The Wedding Video (2014)
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Critic Reviews for The Wedding Video
The premise wears thin after a while and the humor is hit-and-miss, but when it's on its game "The Wedding Video" can be laugh-out-loud funny.
This wedding comedy ought to be funnier and more lively than it is.There is, however, a good idea at its centre.
We get one or two outrageous sight gags and massive "getting progressively drunk" montages, and some neatly managed comedy on the laugh-with/laugh-at borderline.
It gets by more on goodwill than inspiration, but it's lightly amusing and well played.
This homegrown romcom is pretty much doomed from the start.
Audience Reviews for The Wedding Video
About as hit-and-miss and inconsistent as a rom-com can be to be quite honest. There are some definite truths about the film as a whole about how sometimes the people themselves getting married aren't even sure if they're doing it for the right reasons, people making decisions for the couple that they have absolutely little to no input on. Of course it does so in a way that is silly and sitcom-y, but there's some good themes at its core here. Perhaps they're not as explored as well as they could be considering that the movie was meant to be light, breezy and easy to watch as opposed to making you think about the institution of marriage as a whole. But, as I mentioned, the film isn't exactly the most consistent of comedies. Like there's some bits that are great, and a lot of them involve Jenna, the wedding planner, and there's others that just fall flat on their face. For example the whole bit with the priest who always laughs at his own jokes. It works the first time, but it's not like tears are coming out of your eyes. You think that's cute and you move on from it. It's not like they beat it dead by doing the same joke, say, 8 times in the film. But they do it enough that it's, obviously, the law of diminishing returns and it's not nearly as funny. Hell, after the first one, I wouldn't have called them funny at all. It just seems too forced and contrived really. It's not really the only part of the films that comes across this way. With films whose comedic stylings resemble more sitcom-y type antics, as opposed to borrowing influence from the classics or more dialogue-driven films, that contrivance is somewhat inevitable. That doesn't mean it can't be good when done correctly, however. I don't have a problem with the film relying so much on this as much as I do with the film just not being consistent from beginning to end. There's just some lines that, if I had seen this in a theater, I probably could've heard atoms moving instead of uproarious laughter. The cast, however, is pretty damn good all things considered. Lucy Punch is always great. The one who stole the show, however, would definitely have to be Michelle Gomez who played, as mentioned Jenna the wedding planner. She definitely got the most laughs out of me than anyone else in the entire film. Not that I think the movie is bad, because it's not, it's almost good actually, but if someone could put all of Jenna's scenes into one video and post it on YouTube, then I'd suggest watching that instead of the entire film. That might come across as an insult, but it's really not. It's just that the film is, honestly, an incredibly frustrating mixed bag. At least Jenna's appearances, to me, were always funny. I was never not entertained by Jenna. With that said, while there are parts of the film that are good, the cast, for one, is really quite excellent. The writing, however, is a huge letdown. Talk about peaks and valleys. Still a decent movie overall, but one I wouldn't recommend due to its pronounced inconsistencies.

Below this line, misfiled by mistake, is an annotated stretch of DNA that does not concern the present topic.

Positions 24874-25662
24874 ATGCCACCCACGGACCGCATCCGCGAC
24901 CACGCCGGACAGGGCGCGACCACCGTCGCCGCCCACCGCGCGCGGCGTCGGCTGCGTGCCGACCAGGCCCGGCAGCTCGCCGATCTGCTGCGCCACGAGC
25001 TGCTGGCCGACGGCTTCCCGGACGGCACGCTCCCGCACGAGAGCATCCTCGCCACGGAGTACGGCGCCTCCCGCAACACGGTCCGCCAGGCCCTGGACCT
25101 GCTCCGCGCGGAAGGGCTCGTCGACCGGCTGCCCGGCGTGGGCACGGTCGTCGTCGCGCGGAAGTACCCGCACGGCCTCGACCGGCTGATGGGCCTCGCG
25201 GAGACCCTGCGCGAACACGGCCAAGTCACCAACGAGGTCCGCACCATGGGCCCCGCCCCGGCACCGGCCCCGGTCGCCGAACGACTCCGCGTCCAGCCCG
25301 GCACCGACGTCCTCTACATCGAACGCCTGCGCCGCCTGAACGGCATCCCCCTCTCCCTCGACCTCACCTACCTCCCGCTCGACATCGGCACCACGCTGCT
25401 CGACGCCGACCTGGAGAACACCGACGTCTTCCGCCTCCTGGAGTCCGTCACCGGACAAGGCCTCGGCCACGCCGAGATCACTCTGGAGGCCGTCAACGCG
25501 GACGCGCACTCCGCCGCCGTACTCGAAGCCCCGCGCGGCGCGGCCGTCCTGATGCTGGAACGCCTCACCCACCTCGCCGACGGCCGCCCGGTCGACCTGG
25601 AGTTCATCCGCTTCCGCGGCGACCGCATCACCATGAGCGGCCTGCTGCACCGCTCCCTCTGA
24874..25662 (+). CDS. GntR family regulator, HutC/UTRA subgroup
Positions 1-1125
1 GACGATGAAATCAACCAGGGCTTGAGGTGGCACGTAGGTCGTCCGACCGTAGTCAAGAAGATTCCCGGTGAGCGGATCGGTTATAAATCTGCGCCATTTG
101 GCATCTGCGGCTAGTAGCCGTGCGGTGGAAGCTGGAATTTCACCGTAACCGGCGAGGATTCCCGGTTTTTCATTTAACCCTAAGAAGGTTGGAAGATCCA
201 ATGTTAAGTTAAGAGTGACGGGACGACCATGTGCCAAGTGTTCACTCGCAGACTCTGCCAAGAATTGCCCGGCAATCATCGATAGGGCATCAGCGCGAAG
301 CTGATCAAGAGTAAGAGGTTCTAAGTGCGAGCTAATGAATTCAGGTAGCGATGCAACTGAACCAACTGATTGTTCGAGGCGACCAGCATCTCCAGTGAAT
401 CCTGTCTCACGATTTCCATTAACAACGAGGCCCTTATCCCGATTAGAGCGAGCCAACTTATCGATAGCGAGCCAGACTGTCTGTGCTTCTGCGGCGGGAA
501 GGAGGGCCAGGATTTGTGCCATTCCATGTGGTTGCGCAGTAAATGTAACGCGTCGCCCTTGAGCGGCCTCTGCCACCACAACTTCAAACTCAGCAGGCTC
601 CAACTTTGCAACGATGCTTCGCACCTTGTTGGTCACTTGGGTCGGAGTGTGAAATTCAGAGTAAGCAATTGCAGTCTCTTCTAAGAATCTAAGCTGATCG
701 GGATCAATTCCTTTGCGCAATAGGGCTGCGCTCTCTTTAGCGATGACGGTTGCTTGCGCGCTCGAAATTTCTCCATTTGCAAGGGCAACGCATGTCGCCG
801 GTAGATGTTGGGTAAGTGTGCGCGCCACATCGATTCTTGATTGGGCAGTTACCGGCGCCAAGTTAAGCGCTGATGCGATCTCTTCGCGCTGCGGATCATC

"We're trying to organize our wedding and you're treating it like it's some big party" Webb fumes at Punch in the movies one funny line. It's a line that condenses the message behind the film. The idea of a wedding ceremony is absurd when you think about it yet so many people become consumed by this ritual to the point where more work is often put into having a successful wedding than a successful marriage. It's an easy target for comedy but the writer of this, Tim Firth, seems clueless as to how to raise more than a handful of mild chortles from the subject. The found footage genre has long been thought compatible only with horror. I could be mistaken but I think this is the first time it's been employed in the service of a comedy, if you discount mockumentaries like "Spinal Tap". The technique should fit the comedy genre like a glove as it gives film-makers a lot more options when it comes to provoking laughs. No longer do you need worry about breaking the fourth wall as the fourth wall conveniently doesn't exist therefore the audience can be addressed directly ala "Annie Hall". Director Cole never makes sufficient use of the tool he's employing and the handheld camera becomes less relevant as the film progresses. By the end you'll have forgotten this is meant to be a found footage film, and not because the story is gripping. Britain has an abundance of good comic actors but a drought of decent comedy writers. Americans are often accused of lacking irony but I've yet to see British comedy that can compare to the likes of "Curb Your Enthusiasm", "Frasier" and "The Larry Sanders Show" when it comes to writing which is both hilarious and sophisticated."The Wedding Video" sets out to be a witty critique of social norms and snobbery but lacks confidence in itself and it's audience, ultimately lowering itself to dick and bum jokes.
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